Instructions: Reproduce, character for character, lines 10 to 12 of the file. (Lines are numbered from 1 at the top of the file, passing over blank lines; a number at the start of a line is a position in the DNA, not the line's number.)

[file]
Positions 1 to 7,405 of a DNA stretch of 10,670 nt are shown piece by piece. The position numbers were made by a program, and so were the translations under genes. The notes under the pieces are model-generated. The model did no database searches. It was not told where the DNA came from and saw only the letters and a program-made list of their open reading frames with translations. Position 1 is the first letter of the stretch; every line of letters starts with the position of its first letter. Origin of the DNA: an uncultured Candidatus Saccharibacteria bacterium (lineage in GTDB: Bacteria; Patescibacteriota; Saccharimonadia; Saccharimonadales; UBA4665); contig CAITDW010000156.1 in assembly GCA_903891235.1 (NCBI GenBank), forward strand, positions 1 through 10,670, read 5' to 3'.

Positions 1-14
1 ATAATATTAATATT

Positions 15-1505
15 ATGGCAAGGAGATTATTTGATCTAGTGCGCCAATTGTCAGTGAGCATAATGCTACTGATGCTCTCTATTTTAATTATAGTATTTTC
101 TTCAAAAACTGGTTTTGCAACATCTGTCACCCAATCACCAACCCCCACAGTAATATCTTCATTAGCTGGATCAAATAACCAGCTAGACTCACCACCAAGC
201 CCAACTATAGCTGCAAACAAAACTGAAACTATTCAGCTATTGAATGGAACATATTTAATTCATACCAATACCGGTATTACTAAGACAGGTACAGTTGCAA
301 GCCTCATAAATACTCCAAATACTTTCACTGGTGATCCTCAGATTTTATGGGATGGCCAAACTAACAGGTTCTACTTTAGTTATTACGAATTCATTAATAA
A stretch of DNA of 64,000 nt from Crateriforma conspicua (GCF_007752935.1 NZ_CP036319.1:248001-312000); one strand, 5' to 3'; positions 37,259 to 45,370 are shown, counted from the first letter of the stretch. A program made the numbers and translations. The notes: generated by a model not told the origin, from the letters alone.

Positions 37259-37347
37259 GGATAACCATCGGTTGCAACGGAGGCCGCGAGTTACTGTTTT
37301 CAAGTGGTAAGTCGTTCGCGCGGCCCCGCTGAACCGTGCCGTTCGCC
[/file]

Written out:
Positions 37259-37347
37259 GGATAACCATCGGTTGCAACGGAGGCCGCGAGTTACTGTTTT
37301 CAAGTGGTAAGTCGTTCGCGCGGCCCCGCTGAACCGTGCCGTTCGCC